In 2016, while the county was in the process of preparing a new climate action plan, the county published a new guidance document titled “2016 Climate Change Analysis Guidance Recommended Content and Format for Climate Change Analysis Report in Support of CEQA Document” (2016 Guidance). In one section of the document, the county provided guidance for identifying and justifying the significance criteria selected and noted that the significance criteria and analysis may vary based on project type. In a later section titled “Significance Determination,” however, the 2016 Guidance stated that “[t]he County Efficiency Metric is the recognized and recommended method by which a project may make impact significance determinations.” Both the Sierra Club and Golden Door Properties, LLC challenged the 2016 GHG Guidance document. The trial court granted the petitions, finding that the 2016 GHG Guidance included an improperly adopted threshold of significance, violated the general plan EIR mitigation measures, was not supported by substantial evidence, and violated the previous writ of mandate. The county appealed.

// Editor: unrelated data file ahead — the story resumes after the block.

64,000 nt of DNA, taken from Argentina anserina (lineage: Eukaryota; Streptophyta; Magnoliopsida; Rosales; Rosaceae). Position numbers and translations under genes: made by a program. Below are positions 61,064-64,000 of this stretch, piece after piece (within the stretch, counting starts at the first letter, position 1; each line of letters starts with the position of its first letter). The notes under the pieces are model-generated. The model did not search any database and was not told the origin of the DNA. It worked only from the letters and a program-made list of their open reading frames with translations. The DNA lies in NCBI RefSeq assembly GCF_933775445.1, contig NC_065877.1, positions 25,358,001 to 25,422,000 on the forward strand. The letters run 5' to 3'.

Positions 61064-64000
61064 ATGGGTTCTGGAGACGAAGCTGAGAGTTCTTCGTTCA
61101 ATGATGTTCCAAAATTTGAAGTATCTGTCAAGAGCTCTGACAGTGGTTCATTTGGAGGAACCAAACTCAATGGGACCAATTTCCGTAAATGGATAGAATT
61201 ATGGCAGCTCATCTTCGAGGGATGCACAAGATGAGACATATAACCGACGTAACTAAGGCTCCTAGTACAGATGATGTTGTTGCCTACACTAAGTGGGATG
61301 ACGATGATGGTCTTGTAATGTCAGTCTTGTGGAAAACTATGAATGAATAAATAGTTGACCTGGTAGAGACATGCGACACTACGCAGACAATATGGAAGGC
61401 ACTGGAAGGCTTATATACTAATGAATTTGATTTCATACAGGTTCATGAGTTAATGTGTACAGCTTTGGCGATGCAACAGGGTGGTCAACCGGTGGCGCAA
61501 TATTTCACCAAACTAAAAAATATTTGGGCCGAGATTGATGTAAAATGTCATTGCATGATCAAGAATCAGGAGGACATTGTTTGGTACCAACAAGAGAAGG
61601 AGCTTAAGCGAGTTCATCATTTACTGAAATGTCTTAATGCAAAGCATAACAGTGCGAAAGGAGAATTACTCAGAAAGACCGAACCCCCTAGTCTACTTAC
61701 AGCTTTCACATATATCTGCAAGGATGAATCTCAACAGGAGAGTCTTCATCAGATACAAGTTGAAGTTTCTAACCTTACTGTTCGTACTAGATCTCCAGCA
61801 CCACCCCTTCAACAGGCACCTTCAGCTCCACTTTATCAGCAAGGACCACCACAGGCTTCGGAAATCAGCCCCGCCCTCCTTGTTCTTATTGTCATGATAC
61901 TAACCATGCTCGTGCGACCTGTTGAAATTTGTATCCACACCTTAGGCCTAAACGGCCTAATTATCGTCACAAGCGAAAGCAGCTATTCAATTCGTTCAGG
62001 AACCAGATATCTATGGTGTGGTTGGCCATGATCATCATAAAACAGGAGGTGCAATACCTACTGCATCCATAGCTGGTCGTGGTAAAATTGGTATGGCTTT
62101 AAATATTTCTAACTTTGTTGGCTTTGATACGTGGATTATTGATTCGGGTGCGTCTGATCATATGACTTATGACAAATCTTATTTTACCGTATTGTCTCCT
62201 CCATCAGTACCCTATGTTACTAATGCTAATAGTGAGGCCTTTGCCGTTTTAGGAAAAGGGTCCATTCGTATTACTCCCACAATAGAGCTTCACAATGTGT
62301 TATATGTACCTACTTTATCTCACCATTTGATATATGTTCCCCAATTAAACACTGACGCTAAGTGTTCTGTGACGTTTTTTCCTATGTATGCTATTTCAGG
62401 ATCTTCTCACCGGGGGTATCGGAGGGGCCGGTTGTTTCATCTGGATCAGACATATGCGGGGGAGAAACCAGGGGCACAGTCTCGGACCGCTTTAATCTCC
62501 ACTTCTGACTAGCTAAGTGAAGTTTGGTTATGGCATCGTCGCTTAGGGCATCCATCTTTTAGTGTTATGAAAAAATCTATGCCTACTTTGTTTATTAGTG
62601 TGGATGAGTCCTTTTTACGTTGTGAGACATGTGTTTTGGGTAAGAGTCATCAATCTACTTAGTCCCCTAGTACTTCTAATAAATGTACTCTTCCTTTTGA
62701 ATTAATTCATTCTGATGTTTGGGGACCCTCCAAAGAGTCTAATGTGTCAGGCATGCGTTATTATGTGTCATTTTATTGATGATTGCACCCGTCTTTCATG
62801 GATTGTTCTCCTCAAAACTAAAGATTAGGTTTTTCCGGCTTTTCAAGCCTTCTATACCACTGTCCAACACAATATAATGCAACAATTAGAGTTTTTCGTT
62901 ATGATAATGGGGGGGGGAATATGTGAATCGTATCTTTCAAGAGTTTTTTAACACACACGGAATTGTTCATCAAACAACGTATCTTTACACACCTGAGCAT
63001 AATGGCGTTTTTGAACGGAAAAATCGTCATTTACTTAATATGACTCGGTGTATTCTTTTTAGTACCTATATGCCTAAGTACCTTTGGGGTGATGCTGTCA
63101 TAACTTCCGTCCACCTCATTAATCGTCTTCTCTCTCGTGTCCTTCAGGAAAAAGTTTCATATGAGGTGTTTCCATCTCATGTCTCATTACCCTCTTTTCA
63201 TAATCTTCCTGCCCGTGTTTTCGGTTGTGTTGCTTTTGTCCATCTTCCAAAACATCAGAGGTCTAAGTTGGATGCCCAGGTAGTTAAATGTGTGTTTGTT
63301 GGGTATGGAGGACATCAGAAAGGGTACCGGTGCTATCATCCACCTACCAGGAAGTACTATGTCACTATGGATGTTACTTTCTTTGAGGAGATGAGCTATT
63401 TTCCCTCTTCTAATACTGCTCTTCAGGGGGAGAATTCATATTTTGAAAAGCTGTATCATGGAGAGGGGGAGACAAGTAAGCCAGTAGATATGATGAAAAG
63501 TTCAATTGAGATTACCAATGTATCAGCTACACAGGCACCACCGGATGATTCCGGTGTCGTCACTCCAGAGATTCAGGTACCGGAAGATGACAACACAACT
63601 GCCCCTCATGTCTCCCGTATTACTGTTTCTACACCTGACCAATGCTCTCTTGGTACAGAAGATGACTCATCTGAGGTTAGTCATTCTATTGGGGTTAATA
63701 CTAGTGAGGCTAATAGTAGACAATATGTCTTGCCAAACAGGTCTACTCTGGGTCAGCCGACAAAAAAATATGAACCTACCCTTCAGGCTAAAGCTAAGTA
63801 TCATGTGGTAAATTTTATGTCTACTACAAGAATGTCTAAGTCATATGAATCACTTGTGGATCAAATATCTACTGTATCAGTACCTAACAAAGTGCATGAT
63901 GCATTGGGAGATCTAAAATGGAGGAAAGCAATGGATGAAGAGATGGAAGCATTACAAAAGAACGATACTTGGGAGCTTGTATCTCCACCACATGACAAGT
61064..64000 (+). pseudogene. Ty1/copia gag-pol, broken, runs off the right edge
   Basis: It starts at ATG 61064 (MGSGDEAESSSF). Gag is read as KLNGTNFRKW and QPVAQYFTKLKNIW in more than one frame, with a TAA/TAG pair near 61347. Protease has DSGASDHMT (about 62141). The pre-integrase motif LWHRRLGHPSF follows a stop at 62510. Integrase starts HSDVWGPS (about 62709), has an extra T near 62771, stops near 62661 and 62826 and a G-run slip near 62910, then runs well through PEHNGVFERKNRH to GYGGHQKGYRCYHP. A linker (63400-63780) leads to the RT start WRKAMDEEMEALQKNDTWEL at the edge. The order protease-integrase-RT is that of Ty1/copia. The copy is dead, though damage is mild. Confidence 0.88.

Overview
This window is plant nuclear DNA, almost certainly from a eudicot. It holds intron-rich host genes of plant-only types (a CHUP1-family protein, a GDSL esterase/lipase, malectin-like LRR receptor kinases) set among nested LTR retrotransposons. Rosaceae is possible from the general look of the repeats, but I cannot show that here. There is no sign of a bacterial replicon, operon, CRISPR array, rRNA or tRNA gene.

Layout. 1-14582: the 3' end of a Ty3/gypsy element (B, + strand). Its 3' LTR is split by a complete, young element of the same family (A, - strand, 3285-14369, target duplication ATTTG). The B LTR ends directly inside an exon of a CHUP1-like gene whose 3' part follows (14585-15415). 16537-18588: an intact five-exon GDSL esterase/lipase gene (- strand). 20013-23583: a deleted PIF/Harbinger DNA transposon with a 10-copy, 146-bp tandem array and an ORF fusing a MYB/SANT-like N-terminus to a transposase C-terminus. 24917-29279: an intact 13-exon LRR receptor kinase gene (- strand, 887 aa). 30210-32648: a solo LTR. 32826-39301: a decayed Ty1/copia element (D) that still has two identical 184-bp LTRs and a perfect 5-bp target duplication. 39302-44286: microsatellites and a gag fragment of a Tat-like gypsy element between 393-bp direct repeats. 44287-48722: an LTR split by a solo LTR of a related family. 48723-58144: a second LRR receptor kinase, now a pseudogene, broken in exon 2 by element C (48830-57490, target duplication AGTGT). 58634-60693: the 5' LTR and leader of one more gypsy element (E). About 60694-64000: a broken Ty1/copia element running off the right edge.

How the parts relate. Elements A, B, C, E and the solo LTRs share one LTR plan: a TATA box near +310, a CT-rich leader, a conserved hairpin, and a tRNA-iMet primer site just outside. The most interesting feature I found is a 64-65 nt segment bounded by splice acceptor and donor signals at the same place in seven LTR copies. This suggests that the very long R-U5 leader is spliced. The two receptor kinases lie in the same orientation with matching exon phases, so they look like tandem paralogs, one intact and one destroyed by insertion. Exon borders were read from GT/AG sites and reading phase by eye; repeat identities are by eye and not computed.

On appeal, the court first addressed the issue of ripeness. The county argued that the action was not ripe for review because it was still developing the climate action plan and because the controversy did not involve application of the 2016 Guidance to a specific project. The court disagreed, finding that the situation here involved a threshold of significance that would “be used routinely to determine environmental effects…” and was thus generally applicable. The court found that, although the 2016 GHG Guidance acknowledged that other methods for determining significance may apply, the efficiency metric was stated to be “the recognized and recommended method” for determining GHG significance, making it generally applicable. Moreover, the court added, the case involved an active dispute about the county’s compliance with the earlier writ, as well as whether the county’s actions comply with CEQA, which were issues of public interest.